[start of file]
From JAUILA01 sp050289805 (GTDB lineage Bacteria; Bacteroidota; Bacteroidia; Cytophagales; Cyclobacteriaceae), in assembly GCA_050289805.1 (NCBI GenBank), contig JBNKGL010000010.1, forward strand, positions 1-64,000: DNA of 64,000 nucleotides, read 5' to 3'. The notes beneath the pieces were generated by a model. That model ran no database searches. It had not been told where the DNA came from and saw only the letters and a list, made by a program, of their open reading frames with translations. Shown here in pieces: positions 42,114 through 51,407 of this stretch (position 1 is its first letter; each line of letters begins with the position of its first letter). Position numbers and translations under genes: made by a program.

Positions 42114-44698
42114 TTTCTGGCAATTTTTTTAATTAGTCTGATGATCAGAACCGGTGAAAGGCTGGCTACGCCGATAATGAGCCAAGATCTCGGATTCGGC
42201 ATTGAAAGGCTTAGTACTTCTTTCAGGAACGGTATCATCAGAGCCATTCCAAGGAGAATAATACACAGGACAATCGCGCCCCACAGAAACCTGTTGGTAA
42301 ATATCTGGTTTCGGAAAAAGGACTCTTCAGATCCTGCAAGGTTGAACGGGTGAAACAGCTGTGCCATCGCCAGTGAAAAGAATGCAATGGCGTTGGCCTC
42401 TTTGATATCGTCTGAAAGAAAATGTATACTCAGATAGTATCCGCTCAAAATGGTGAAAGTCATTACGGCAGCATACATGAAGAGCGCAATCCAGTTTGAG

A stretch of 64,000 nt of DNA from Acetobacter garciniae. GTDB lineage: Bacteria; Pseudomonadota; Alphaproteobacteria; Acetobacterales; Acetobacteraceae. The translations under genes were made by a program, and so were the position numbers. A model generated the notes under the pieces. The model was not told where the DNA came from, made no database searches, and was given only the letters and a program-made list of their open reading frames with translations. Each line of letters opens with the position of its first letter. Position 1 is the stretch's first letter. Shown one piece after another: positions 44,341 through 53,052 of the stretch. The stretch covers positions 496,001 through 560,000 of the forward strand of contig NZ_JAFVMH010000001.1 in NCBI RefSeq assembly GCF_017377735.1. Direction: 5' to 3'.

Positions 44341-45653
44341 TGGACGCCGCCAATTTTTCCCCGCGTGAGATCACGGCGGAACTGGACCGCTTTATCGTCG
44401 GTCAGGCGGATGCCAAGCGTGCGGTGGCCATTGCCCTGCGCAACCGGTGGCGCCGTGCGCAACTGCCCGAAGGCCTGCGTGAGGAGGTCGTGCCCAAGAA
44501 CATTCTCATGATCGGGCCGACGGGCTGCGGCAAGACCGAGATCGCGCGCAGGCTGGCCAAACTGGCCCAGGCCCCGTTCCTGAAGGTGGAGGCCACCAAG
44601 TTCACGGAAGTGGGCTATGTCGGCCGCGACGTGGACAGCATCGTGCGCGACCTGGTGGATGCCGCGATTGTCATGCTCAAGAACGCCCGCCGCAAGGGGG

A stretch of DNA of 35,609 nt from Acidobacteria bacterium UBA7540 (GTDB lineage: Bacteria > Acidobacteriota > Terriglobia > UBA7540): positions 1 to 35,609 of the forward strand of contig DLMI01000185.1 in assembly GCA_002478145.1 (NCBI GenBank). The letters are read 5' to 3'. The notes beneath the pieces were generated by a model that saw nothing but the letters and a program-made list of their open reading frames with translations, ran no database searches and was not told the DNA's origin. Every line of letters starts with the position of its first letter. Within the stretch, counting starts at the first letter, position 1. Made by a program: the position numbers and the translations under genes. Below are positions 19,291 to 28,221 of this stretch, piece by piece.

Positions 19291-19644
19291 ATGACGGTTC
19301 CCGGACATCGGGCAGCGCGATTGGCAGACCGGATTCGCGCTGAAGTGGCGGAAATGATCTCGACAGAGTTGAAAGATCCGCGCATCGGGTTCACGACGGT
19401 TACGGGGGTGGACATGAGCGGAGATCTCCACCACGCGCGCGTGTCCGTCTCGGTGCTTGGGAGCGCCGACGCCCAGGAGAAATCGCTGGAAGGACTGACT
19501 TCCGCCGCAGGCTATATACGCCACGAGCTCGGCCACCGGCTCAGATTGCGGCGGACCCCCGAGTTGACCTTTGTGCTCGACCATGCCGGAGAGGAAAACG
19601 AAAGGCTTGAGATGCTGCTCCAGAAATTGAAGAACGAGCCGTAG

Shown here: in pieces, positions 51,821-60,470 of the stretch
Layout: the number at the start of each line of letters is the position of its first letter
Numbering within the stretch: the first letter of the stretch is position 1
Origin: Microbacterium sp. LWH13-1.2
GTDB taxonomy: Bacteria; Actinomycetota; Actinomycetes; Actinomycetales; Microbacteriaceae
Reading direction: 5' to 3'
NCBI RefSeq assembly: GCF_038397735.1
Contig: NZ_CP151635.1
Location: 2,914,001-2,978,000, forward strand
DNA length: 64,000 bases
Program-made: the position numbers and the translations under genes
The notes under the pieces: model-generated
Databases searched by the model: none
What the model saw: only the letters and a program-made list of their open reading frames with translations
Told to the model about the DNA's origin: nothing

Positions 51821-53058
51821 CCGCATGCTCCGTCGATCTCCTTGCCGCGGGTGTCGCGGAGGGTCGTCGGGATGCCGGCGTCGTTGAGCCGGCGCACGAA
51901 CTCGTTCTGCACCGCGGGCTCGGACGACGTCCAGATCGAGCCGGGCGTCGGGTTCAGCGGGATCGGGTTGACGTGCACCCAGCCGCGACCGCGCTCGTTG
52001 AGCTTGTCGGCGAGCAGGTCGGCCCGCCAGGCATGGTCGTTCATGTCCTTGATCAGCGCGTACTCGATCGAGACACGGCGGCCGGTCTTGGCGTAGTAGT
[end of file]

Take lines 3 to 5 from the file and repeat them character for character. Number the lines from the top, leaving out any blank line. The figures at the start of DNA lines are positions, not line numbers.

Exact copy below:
42114 TTTCTGGCAATTTTTTTAATTAGTCTGATGATCAGAACCGGTGAAAGGCTGGCTACGCCGATAATGAGCCAAGATCTCGGATTCGGC
42201 ATTGAAAGGCTTAGTACTTCTTTCAGGAACGGTATCATCAGAGCCATTCCAAGGAGAATAATACACAGGACAATCGCGCCCCACAGAAACCTGTTGGTAA
42301 ATATCTGGTTTCGGAAAAAGGACTCTTCAGATCCTGCAAGGTTGAACGGGTGAAACAGCTGTGCCATCGCCAGTGAAAAGAATGCAATGGCGTTGGCCTC